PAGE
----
WASHINGTON — ABL Space Systems has successfully tested the rocket it plans to launch on the company’s maiden flight in the coming weeks.
Company executives said they conducted the static-fire test of the first stage of its RS1 rocket on July 9 at the Pacific Spaceport Complex – Alaska on Kodiak Island, where the company plans to conduct its first launch.
“The operation verified our startup sequence and the engine’s phase-level performance,” Harry O’Hanley, chief executive of ABL, said in a statement to SpaceNews. “As a testament to the intense preparation of our team, we completed the test on the first attempt.”
The static fire test also verified the performance of the ground systems, including a portable launch crank that can be packed into a shipping container. That system, O’Hanley said, makes it possible to launch from a flat path, like with Kodiak.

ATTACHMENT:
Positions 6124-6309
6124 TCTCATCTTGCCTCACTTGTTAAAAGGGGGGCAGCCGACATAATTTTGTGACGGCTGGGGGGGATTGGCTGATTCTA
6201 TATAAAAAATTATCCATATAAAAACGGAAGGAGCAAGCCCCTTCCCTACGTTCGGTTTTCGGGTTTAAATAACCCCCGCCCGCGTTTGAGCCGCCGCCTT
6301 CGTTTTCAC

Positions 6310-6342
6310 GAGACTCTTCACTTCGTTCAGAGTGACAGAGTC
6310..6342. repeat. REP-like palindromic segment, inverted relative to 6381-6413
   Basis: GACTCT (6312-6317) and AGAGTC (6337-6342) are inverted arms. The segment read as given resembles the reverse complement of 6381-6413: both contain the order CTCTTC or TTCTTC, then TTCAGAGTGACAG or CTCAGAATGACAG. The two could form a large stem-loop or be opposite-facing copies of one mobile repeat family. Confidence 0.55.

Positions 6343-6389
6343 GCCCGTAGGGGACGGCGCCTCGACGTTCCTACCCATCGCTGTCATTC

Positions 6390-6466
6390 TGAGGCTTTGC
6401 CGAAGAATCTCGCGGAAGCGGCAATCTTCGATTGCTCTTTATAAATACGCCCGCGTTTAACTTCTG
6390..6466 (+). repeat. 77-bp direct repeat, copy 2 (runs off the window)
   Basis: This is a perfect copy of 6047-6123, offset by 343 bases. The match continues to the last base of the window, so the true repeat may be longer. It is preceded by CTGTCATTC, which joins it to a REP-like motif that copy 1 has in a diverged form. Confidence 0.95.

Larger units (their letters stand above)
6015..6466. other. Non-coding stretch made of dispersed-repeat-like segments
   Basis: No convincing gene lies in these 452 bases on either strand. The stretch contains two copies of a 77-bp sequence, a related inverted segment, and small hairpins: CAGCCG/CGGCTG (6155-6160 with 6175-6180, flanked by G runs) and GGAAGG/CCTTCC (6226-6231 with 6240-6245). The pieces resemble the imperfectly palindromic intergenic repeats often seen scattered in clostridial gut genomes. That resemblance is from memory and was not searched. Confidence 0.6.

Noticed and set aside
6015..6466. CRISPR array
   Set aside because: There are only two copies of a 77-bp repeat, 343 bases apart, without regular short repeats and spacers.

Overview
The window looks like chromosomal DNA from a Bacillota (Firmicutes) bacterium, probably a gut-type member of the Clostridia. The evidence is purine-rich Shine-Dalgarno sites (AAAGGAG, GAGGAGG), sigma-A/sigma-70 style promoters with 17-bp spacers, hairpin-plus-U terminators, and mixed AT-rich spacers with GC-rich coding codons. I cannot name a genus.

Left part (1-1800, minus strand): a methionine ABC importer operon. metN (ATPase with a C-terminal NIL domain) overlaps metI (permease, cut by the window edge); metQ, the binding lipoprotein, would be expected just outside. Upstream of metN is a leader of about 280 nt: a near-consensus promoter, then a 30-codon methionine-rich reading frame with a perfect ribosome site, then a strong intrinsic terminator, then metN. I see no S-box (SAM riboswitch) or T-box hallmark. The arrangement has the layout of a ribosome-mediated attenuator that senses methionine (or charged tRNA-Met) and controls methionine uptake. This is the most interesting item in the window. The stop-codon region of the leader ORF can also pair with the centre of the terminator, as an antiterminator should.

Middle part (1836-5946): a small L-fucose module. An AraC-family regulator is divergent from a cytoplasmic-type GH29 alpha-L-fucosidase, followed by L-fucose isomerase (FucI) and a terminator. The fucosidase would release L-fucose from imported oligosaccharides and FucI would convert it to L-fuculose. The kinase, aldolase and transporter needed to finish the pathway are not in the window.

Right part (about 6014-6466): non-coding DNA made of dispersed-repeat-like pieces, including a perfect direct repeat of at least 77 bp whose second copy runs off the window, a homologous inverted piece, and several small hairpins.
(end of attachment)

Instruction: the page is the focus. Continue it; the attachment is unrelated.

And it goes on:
At the same time, the company has been working on the upper phase, which completed acceptance testing in May. That included tests of the stage’s avionics, the flight termination system and telemetry, he said.
“Right now, each phase has individually completed all major pre-flight testing,” O’Hanley said. “Then we will prepare for stage mate to perform final checkouts on the fully stacked vehicle and have a wet dress rehearsal. Start after that.”
The company has not set a date for that initial launch. “We’re still doing post-test analytics and it’s premature to set a launch window,” said Dan Piemont, president of ABL. He estimated a minimum of four to six weeks to issue aviation and maritime notifications about an upcoming launch.
The RS1 rocket can put up to 1,350 kilograms into low Earth orbit for $12 million per launch. The company, which has raised several hundred million dollars, has Lockheed Martin as its anchor customer. That company last year signed a contract for up to 58 RS1 launches over the next decade, in addition to selecting the rocket for the “UK Pathfinder” launch from the Shetland Islands, now slated for 2023.